Steve Heather, Managing Director and Co-founder of Mining People International (MPi).
Why the PEOPLE in Mining, SHOULD matter to you!
Why the PEOPLE in Mining, SHOULD matter to you!
This blog title 'Mining People Matters' is a cute play on words…Consequently I’ve fielded every wisecrack under the sun, the best usually some variation of:“Ah, so you mine people – very clever!”'Well… not really.TO be clear, our job IS to help you explore for the best fitting people and so I guess we ARE ‘people miners’, of a fashion.Whether you believe these nuances are overly cute, or even infantile, by being purposely vague and open to interpretation they have done their job well by drawing attention to our beliefs being;
The PEOPLE in Mining DO MATTER and
PEOPLE issues, in mining, MATTER.
Regular feedback confirms that through a difficult period of price contraction, cost cutting, headcount (hate that word) reduction and savage business plan overhauling, our messages bring a welcome balance to the mostly senior executives who read this column. The majority being from;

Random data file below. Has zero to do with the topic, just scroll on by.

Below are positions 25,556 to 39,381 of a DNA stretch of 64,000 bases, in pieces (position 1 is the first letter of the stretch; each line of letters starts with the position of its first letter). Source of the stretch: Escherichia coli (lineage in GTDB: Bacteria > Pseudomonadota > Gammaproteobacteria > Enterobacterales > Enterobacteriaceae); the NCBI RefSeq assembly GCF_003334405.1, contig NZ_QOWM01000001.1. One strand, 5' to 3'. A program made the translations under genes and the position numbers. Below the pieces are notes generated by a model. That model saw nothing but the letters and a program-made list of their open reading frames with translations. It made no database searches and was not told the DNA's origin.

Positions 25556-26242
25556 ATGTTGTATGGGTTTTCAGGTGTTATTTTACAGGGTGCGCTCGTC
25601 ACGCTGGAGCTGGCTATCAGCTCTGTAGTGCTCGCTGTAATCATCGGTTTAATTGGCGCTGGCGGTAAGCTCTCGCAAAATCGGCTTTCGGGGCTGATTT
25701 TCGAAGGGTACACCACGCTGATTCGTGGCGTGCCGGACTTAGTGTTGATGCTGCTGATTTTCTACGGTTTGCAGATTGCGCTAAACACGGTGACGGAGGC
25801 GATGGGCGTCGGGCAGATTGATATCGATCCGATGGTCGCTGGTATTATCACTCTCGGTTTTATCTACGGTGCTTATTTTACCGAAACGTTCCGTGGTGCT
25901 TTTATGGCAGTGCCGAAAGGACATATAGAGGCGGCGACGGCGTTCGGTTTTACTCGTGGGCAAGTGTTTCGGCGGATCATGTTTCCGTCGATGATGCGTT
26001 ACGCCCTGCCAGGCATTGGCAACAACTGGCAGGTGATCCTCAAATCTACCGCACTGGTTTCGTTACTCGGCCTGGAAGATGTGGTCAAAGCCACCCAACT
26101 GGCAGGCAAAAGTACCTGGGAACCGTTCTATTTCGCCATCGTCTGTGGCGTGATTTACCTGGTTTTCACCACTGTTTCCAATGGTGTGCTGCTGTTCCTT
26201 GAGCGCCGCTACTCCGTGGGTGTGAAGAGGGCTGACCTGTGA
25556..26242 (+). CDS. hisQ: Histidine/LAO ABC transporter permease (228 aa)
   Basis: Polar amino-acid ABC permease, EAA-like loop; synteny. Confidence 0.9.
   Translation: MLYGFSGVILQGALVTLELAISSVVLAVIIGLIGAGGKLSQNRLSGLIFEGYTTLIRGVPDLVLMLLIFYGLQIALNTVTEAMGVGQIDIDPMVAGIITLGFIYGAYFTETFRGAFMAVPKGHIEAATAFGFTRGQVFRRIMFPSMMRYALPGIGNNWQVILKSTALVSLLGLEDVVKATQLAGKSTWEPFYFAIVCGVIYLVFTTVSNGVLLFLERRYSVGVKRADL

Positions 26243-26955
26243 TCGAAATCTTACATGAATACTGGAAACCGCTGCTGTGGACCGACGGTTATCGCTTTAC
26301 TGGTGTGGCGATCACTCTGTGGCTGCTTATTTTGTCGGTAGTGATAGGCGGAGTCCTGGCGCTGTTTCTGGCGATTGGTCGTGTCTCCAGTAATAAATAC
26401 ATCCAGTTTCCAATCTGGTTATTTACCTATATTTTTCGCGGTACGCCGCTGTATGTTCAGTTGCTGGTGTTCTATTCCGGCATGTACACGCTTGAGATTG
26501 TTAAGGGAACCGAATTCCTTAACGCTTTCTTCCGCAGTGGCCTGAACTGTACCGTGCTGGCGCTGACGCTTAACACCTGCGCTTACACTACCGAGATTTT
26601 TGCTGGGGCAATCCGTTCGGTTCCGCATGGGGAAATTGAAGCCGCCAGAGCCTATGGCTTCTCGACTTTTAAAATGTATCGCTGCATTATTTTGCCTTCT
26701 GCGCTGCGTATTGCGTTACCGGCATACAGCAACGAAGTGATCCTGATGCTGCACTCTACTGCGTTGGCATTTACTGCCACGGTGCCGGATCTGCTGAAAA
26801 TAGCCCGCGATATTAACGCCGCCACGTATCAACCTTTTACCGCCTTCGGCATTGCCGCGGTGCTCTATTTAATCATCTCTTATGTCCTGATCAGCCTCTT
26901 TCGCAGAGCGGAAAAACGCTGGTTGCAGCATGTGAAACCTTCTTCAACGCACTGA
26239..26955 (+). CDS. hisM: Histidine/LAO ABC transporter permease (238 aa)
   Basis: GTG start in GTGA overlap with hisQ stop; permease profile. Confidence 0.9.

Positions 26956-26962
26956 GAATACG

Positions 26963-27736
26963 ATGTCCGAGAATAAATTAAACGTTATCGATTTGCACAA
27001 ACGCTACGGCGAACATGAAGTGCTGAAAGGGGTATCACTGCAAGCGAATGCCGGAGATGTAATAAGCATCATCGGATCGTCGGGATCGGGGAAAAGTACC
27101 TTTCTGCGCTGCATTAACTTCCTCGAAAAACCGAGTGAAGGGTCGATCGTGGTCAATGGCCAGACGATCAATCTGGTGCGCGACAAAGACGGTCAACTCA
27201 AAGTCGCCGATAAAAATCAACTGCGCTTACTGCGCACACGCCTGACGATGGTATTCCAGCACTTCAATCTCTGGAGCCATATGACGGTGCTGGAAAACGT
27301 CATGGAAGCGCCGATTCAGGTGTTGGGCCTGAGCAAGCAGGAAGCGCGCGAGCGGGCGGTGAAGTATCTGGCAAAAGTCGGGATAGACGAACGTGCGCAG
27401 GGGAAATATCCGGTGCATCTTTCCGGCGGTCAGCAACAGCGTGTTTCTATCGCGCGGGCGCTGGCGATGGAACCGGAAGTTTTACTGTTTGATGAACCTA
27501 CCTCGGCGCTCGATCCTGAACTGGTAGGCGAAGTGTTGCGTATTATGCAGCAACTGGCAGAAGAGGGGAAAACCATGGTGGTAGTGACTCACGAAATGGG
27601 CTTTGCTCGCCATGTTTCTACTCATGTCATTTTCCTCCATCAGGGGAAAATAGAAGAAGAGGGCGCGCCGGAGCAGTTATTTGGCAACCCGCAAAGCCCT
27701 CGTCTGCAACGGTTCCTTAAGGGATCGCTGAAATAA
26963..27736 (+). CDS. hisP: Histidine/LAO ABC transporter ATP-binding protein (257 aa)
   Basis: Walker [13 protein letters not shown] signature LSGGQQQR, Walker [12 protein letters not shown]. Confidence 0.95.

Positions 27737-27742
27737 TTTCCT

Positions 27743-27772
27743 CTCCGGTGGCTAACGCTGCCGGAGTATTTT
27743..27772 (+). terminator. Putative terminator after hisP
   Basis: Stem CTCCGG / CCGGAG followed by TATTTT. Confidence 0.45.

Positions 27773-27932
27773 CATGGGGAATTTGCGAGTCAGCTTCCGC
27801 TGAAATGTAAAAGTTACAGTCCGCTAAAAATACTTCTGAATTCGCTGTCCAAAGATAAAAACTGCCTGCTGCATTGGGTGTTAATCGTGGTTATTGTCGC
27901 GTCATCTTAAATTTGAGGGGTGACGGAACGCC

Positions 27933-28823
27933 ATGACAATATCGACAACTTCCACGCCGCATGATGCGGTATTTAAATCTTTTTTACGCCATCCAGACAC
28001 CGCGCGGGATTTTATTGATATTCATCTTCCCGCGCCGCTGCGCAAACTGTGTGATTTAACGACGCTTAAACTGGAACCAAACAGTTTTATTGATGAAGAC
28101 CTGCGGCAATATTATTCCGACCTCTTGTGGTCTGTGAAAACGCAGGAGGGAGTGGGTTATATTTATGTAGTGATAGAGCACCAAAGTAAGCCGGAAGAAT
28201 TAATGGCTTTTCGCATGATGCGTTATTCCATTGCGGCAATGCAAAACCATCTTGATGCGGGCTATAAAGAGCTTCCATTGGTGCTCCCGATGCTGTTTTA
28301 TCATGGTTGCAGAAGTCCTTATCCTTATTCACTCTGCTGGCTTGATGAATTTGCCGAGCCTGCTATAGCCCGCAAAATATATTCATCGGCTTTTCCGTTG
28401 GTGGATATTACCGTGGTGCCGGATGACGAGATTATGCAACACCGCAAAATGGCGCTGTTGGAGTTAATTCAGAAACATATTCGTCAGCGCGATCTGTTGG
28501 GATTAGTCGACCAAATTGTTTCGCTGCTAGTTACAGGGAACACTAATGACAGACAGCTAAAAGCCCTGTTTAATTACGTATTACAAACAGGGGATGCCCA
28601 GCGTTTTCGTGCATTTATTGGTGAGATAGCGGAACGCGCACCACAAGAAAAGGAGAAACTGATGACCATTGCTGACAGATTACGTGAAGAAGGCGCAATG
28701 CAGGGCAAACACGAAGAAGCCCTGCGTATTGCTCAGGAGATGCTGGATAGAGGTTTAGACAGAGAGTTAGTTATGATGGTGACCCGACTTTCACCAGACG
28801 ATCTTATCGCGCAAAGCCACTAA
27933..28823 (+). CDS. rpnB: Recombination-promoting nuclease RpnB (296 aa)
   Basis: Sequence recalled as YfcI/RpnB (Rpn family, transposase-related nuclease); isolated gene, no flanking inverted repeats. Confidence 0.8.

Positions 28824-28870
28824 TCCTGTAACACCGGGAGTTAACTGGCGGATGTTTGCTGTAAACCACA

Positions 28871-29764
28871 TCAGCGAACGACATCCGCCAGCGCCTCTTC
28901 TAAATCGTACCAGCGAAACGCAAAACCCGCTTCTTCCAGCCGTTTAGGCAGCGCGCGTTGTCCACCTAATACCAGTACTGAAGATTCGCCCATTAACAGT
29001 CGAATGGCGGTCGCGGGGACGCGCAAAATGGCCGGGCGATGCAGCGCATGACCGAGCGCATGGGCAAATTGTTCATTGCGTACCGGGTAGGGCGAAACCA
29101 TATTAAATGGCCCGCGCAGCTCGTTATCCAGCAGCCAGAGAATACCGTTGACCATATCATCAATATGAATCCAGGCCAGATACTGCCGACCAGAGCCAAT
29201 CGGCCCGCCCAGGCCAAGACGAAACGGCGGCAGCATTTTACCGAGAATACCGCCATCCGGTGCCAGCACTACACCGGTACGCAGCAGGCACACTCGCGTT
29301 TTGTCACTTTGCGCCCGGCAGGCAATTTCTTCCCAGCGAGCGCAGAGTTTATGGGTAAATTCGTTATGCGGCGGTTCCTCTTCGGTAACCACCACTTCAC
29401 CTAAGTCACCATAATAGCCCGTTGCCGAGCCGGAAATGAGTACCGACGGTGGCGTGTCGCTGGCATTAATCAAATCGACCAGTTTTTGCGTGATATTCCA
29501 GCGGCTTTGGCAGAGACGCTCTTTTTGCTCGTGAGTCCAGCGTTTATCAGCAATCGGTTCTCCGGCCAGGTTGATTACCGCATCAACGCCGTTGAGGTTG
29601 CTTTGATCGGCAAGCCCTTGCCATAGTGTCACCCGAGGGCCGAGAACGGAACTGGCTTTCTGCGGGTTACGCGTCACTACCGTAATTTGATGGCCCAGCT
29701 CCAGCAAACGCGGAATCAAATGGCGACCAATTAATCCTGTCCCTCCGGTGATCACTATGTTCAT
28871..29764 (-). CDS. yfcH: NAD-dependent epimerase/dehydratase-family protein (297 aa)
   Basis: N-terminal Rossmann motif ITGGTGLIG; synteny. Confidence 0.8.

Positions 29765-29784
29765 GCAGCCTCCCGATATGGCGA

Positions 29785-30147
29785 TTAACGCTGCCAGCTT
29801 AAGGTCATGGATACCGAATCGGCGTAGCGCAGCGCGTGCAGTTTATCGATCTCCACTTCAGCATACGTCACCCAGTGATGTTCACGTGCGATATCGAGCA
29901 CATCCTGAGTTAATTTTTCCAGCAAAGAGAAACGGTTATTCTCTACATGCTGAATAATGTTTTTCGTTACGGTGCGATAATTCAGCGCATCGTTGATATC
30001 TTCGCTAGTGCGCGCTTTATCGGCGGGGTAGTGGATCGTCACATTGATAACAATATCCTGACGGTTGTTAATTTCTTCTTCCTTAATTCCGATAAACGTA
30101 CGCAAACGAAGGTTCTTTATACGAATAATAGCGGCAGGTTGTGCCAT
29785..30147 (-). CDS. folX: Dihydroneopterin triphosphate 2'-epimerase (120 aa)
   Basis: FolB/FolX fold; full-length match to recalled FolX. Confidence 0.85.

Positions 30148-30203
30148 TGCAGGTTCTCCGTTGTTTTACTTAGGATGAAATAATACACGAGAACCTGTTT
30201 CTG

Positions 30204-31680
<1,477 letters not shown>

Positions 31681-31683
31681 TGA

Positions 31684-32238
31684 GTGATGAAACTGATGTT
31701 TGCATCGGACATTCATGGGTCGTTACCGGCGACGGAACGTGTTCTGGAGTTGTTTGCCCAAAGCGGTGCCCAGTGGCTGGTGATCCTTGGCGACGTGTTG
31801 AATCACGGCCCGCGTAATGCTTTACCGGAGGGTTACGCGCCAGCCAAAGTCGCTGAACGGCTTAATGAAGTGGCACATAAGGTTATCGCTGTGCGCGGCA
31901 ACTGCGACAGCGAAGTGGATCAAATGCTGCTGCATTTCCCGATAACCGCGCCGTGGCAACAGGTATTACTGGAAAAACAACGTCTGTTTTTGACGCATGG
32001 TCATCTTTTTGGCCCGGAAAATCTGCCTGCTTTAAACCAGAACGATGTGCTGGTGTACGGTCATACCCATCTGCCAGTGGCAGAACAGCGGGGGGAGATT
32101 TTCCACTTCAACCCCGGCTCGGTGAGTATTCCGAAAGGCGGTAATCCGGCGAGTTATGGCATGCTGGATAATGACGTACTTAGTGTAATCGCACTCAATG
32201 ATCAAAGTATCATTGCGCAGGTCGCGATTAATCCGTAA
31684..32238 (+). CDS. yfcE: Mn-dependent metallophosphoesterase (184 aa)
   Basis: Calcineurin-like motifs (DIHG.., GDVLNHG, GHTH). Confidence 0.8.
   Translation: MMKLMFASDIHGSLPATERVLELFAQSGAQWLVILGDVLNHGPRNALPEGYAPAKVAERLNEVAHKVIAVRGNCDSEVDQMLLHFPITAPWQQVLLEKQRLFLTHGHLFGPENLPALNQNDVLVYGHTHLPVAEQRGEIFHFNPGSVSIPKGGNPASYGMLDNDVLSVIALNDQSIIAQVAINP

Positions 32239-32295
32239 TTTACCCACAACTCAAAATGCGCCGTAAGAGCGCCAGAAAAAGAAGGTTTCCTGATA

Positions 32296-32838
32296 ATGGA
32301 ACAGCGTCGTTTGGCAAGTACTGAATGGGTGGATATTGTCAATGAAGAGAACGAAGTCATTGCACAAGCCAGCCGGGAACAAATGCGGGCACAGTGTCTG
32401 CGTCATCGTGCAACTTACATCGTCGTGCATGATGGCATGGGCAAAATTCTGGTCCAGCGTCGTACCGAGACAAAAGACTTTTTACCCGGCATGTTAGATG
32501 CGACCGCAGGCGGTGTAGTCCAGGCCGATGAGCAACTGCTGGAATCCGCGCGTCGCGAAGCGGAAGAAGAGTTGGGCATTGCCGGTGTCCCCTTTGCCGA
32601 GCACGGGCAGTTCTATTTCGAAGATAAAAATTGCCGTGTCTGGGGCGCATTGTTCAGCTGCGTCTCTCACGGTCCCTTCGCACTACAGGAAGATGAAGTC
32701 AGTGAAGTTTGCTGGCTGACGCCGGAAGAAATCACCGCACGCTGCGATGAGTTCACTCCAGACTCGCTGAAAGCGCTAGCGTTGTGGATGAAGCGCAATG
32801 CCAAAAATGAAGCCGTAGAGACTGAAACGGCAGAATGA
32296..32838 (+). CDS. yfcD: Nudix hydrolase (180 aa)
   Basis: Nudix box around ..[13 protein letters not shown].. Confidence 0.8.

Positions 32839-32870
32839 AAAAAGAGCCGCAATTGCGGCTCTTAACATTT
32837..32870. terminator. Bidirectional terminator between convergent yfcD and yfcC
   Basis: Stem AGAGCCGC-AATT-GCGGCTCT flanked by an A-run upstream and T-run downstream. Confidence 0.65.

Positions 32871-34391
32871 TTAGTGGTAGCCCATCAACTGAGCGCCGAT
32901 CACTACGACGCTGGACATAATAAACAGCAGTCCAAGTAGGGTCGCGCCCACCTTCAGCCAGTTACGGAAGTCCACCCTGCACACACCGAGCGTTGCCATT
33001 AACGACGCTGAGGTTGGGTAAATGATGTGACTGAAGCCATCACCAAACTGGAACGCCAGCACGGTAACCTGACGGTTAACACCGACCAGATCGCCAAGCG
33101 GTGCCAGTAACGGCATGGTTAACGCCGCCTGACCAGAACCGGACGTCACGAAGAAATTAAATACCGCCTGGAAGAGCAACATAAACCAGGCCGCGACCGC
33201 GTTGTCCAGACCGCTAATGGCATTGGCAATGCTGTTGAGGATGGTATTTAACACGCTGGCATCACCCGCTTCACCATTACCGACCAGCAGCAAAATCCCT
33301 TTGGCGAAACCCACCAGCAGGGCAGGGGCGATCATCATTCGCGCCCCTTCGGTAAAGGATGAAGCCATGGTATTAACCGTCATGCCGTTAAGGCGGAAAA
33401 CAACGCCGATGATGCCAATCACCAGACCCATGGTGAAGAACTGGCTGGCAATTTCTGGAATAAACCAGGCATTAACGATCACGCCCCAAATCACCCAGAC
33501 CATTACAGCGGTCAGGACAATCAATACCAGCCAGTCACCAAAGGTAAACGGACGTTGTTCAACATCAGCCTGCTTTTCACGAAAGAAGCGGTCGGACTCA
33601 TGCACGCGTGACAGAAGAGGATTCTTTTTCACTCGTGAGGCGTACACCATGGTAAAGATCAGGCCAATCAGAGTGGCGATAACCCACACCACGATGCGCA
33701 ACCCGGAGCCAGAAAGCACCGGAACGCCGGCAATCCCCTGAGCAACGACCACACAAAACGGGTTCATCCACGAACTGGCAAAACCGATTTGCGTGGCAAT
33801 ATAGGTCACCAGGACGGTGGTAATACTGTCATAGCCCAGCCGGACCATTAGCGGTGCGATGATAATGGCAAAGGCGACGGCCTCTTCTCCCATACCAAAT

Principal Mining companies
Mining Service companies
Consulting, Law and Accounting firms
Recruitment and Search businesses and
Others broadly interested in personal development in an employee/employer setting.
While the readership fast approaches 3000, you though may have only read a small number of these articles, or in fact be getting this for the very first time.However long you’ve been with me, I’d LOVE to get your feedback. I want to continue to present issues that ring true with all these readership groups, that continue to be edgy enough to always get your attention and also, to motivate you to share them with others. With that in mind, I’ve created a brief precis of articles over the journey for your ease of review.Please dip into any that catch your attention and let me know what you liked, what you didn’t and what you might want to hear more about.We sincerely hope we’re nearing the start of a new positive upturn in the commodities cycle however if you have been involved (directly or indirectly) for more than ten years you would know well that this industry is a wild ride some of the time (actually almost ALL of the time).As I see it, helping each other be reminded that there is usually some bigger game going on is an important piece in the puzzle of surviving the mining roller coaster. Enjoy and I look forward to hearing from you...